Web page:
A reputation for reliability and flexibility led to Hochiki Europe fire detection equipment being selected to safeguard the UK's National Blood Service's new Filton Blood Centre near Bristol. The £60 million purpose-built, two-storey facility, is expected to process 600,000 units of blood each year. It is the largest blood processing centre in the world and home to the University of Bristol's MSc in Transfusion and Transplantation Sciences. In addition to training facilities, the new building also houses administrative offices, laboratories, clean rooms and blood product manufacturing areas.
A total of 891 Hochiki ESP – Enhanced System Protocol – open-protocol devices were installed by Bristol-based MAT Fire Systems Ltd. They include: 615 optical smoke sensors that incorporate Hochiki's unique Flat Response Technology; 94 analogue addressable, loop-powered beacons that utilise the latest high-intensity LED technology; and 79 manual call points. The Hochiki solution also comprised 75 Input/Output modules for monitoring and controlling ancillary equipment from the loop. The Hochiki devices are linked to three Advanced Electronics fire detection and alarm control panels, one with a two-loop configuration and two with four-loop configurations.
Commenting on the Hochiki devices, Rick Coles, Managing Director of MAT Fire Systems, says: “The new Filton Blood Centre does critical life support work and is in operation around the clock every day of the year, so there could be absolutely no compromise on equipment reliability. We have used Hochiki equipment several times in the past and have found nothing on the market that compares with its dependability and zero false alarms record.” He continues: “The Hochiki devices can also easily accommodate the inevitable reconfiguration of the open-plan working spaces that are likely to be made to meet the Centre's future needs.”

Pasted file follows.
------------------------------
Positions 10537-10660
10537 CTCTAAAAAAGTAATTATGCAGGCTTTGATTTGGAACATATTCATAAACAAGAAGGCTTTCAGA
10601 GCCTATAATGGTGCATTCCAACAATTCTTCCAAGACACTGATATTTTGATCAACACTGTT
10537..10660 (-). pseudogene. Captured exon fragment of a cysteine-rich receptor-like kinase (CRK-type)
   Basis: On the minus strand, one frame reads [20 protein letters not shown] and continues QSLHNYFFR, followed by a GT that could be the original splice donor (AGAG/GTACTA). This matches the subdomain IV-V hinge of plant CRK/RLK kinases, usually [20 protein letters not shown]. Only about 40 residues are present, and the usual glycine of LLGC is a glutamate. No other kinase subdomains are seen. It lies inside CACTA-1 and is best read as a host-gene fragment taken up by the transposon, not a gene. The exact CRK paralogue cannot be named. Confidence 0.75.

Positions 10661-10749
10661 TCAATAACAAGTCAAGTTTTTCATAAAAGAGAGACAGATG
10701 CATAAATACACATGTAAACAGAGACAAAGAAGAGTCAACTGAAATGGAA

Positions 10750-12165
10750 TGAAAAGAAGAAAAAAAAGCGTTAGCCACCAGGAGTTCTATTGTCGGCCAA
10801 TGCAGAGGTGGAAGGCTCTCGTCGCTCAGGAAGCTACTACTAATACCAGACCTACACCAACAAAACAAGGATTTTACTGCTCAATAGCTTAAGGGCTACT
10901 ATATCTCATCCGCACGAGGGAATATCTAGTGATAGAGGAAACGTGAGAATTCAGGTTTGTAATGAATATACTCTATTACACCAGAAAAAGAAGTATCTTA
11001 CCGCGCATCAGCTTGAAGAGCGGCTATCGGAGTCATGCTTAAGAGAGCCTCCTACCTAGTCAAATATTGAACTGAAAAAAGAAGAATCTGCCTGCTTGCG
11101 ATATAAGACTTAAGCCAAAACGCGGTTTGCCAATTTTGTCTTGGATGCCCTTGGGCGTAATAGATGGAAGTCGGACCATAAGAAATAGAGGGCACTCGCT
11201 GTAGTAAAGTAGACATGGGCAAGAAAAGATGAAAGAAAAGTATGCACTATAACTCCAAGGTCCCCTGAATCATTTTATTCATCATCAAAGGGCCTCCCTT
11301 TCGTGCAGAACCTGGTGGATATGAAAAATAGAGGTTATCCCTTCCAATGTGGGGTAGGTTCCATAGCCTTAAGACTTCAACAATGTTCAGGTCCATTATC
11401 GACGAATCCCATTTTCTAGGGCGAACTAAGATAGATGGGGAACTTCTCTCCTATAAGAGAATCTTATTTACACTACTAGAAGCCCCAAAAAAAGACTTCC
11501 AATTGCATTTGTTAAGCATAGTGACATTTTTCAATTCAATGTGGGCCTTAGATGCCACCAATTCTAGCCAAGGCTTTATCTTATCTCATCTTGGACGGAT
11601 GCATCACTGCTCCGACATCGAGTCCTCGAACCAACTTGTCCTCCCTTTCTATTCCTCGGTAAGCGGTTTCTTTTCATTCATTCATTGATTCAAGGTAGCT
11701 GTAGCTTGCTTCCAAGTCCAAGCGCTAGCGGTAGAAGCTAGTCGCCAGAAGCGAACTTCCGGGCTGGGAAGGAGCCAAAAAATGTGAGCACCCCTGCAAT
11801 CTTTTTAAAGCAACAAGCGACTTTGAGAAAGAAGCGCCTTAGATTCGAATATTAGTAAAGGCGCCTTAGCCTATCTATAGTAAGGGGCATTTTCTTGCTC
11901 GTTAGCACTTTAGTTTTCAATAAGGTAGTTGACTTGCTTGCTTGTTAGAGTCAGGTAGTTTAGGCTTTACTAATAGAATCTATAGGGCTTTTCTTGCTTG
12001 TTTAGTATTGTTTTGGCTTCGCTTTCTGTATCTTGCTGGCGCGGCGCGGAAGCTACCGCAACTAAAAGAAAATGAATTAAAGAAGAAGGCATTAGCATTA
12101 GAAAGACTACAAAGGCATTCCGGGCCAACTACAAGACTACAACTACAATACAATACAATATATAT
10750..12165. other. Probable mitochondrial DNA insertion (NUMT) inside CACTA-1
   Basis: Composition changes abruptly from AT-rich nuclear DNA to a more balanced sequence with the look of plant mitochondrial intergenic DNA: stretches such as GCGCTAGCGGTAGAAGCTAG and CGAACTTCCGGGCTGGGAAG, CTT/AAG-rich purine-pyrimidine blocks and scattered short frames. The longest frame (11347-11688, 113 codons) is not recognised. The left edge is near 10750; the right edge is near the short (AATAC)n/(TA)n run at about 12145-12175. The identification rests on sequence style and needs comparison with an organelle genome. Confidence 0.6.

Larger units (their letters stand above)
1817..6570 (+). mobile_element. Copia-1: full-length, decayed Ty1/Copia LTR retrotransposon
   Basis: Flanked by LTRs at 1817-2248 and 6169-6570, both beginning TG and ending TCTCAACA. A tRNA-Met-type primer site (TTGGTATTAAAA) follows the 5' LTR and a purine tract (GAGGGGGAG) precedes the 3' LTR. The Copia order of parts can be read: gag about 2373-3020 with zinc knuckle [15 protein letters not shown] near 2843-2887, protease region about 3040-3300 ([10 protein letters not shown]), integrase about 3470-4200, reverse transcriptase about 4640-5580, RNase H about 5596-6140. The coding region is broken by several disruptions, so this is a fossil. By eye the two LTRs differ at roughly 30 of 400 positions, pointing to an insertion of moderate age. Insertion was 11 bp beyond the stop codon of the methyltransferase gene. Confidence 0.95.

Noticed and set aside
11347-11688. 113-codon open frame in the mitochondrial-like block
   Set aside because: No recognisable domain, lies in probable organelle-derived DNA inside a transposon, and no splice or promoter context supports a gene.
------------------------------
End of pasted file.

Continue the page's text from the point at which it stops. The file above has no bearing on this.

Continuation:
Selecting Hochiki's products enabled the MAT Fire Systems installation to incorporate the very latest technological advances in enhanced detection speed and accuracy, and the avoidance of false alarms. For example, Hochiki's ESP analogue addressable open protocol has three features that contribute significantly towards a high immunity to false alarms. It provides what is called full digital transmission for exceptionally secure signalling; it incorporates Hochiki's Checksum error checking to safeguard the integrity of the data and ensure reliably correct communication; and has high immunity from electrical noise, so there are no false alarms due to corruption.
To further boost immunity from false alarms, Hochiki also has a suite of false alarm management tools called ARM – which stands for Alarm Reduction Management – within the ESP system. Some elements of ARM are initiated automatically, while others are programmable to satisfy specific site needs.
Hochiki Europe (UK) is headquartered in Gillingham, Kent, and has been active in the fire safety market since 1993. It is a subsidiary of the Tokyo-based Hochiki Corporation. The company installed Japan's first public fire alarm in 1920 and developed the world's first addressable manual call point. Today, it is an international business that manufactures more than five million detectors every year, and has the largest fire test laboratory in the world.